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modelled. The other type was a ﬁxed-effects approach, in which the different time-points were represented with dummy variables and in which there were random effects for students and schools. This approach, which was referred to as the ‘multivariate approach’, imposes no restrictions on the pattern of change over time for the students. We will here focus on the growth-model approach. The favoured growth model was a three-level model. At the ﬁrst level students’ well-being was described as a quadratic function of time. By comparison, the second level described the variability in the individual growth curves, while the third level described differences between schools. The ﬁxed part of the model described the average growth trajectory by means of three parameters: the average intercept (0), the average linear growth parameter (1) and the average quadratic growth parameter (2). The trajectory of each individual was described by three parameters: a student-speciﬁc intercept (0i), a student-speciﬁc linear growth parameter (1i) and a student-speciﬁc quadratic growth parameter (2i). In addition, the model comprised studentspeciﬁc residuals that were assumed to be generated by a trivariate normal distribution with an unrestricted covariance matrix. The average growth curve indicated a continuous decline in the well-being of students from grade 1 to grade 6 but with a diminishing rate over time. However, the results also showed that there were large individual differences in both initial level of well-being and in the trajectories over time. Thus, for a majority of the students the growth trajectory had a linear decline, but some trajectories were characterized by a linear increase in well-being. Assessment of the ﬁt of the quadratic growth curve model for individual students showed that it ﬁtted well in many cases, but there were also students for whom the model did not seem to ﬁt well at all. However, the limited number of observations for each student made it difﬁcult to assess individual level ﬁt. When the quadratic model was tested against the unrestricted model, it was also found to ﬁt somewhat more poorly. The amount of school variance for the intercept parameter was signiﬁcant, but the parameter estimate was small, indicating that there was a small inﬂuence of school on student well-being. The parameter estimates for the linear and quadratic components at the school level were also small. The model could have been extended with student-level characteristics speciﬁed as independent variables to account for the variation in student trajectories over time, but this was not a purpose of the study. Where differences in growth patterns are of interest as independent variables to account for other outcomes, it is also easy to envision research problems. However, the standard multilevel algorithms do not allow speciﬁcation of growth models where parameters are used as independent variables. Another way to estimate growth models is to set the model up as a latent growth model within the framework of SEM (Gustafsson 2004; Muthén 1997; Willett and Sayer 1994). With this approach, the problem is regarded as a multivariate problem, and the vector of observations from different points in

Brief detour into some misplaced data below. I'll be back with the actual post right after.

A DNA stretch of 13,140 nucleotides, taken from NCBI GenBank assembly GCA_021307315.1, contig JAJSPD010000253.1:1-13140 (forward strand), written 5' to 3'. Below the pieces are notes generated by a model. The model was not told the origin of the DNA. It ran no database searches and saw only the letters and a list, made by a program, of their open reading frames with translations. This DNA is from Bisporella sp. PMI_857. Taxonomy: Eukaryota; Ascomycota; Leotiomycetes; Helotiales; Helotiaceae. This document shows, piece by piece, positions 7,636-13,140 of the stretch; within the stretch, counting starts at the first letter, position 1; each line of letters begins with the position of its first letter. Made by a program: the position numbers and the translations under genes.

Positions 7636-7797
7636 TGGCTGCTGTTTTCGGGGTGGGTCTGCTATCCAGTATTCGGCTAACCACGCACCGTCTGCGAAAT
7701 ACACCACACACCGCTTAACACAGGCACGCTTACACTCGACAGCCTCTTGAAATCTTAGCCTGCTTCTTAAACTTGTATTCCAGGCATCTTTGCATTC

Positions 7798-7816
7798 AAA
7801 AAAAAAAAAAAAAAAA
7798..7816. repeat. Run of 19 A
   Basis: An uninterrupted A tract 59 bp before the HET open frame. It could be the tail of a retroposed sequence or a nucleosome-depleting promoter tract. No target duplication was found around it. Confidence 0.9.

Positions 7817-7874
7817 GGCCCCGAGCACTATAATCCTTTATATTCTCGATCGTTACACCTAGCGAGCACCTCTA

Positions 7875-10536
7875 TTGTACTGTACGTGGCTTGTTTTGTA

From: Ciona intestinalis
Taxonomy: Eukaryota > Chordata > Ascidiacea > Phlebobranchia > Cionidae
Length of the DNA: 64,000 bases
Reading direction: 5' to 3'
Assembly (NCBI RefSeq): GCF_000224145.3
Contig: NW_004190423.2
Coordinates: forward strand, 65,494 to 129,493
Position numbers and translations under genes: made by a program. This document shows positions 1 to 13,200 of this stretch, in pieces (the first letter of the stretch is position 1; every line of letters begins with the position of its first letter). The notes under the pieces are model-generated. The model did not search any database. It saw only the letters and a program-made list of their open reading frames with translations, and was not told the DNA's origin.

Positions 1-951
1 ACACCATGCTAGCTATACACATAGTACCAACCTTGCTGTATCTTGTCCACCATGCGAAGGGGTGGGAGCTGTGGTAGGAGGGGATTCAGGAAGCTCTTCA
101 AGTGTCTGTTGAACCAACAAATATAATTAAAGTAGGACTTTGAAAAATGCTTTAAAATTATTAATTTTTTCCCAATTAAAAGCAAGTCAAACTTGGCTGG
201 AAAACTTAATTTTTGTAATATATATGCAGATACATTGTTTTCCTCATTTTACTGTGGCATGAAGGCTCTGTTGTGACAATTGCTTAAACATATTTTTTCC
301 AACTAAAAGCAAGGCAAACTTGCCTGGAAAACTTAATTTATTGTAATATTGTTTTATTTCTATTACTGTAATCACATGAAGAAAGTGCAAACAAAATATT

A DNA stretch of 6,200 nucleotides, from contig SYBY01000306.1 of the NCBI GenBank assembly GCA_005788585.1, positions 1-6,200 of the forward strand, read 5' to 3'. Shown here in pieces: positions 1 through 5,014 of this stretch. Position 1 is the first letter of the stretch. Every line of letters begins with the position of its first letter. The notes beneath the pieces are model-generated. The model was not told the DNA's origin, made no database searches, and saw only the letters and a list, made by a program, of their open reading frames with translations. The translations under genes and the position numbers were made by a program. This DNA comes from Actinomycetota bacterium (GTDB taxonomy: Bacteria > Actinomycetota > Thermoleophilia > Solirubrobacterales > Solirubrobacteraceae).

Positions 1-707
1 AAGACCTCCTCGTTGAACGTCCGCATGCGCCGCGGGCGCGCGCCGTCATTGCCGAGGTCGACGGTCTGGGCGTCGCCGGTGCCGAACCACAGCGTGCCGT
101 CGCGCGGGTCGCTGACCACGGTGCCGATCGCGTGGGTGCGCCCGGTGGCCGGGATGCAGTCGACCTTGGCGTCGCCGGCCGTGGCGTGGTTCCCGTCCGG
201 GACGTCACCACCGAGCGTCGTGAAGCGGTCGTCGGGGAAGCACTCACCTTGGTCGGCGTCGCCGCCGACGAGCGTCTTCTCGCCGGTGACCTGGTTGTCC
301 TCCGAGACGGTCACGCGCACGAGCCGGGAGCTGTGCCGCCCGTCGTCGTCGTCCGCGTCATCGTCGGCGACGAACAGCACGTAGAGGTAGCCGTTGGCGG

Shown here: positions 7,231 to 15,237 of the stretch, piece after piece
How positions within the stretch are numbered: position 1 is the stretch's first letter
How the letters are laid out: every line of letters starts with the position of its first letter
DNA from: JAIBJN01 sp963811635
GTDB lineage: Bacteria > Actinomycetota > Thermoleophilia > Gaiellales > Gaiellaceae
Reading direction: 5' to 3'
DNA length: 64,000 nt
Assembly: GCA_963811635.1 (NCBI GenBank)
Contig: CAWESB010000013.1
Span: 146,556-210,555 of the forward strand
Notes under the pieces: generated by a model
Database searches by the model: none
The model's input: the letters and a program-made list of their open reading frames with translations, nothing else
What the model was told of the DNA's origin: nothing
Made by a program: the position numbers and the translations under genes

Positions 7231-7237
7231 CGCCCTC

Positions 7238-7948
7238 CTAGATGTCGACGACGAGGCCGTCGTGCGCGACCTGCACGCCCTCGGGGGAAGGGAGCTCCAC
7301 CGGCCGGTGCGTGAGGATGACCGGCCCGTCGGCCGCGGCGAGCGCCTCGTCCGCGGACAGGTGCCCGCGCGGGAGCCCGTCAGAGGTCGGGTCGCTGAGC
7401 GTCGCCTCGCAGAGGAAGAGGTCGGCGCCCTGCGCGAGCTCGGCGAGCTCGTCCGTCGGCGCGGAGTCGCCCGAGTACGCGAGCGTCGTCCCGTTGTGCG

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time is modelled by specifying relations with latent variables that express intercepts, linear components, quadratic components and so on. These latent variables may be described as ‘container’ variables, which express characteristics of the random coefﬁcients through their mean and variance. The SEM approach brings several advantages to growth modelling. One advantage is that it is possible to take advantage of the full range of SEM techniques for estimating models and evaluating their ﬁt. Another advantage is that the SEM approach is very ﬂexible and allows models to be speciﬁed where variables are both dependent and independent variables at the same time. This makes it possible to use latent variables that are part of the growth model both as independent and dependent variables in relation to other variables. One example comes from Bub et al. (2007) who investigated change in internalizing and externalizing behaviour problems from 24 months of age to school start at age six and studied relations between the trajectories of behaviour problems and cognitive variables in grade 1. The original sample consisted of 1,364 children and families, and of these, 882 children had complete data. The analysis was restricted to the latter group even though it would have been possible to include all cases through using the missing data techniques implemented in current SEM programs (such as Amos, LISREL and Mplus). The children were assessed at ﬁve different time points, with scales capturing internalizing and externalizing behaviour problems, and in grade 1 tests were administered measuring cognitive abilities and school achievement. Linear growth models were ﬁtted separately to the scales measuring internalizing and externalizing behaviour problems, and the intercept and slope parameters of these models were related to cognitive ability and achievement in grade 1. The intercept parameters for internalizing and externalizing behaviour problems were both signiﬁcantly negatively related to the level of cognitive performance in grade 1. In contrast, the slope parameter for internalizing problems was related to cognitive performance showing that children with increases in the amount of behaviour problems between 24 months and grade 1 had lower cognitive abilities in grade 1.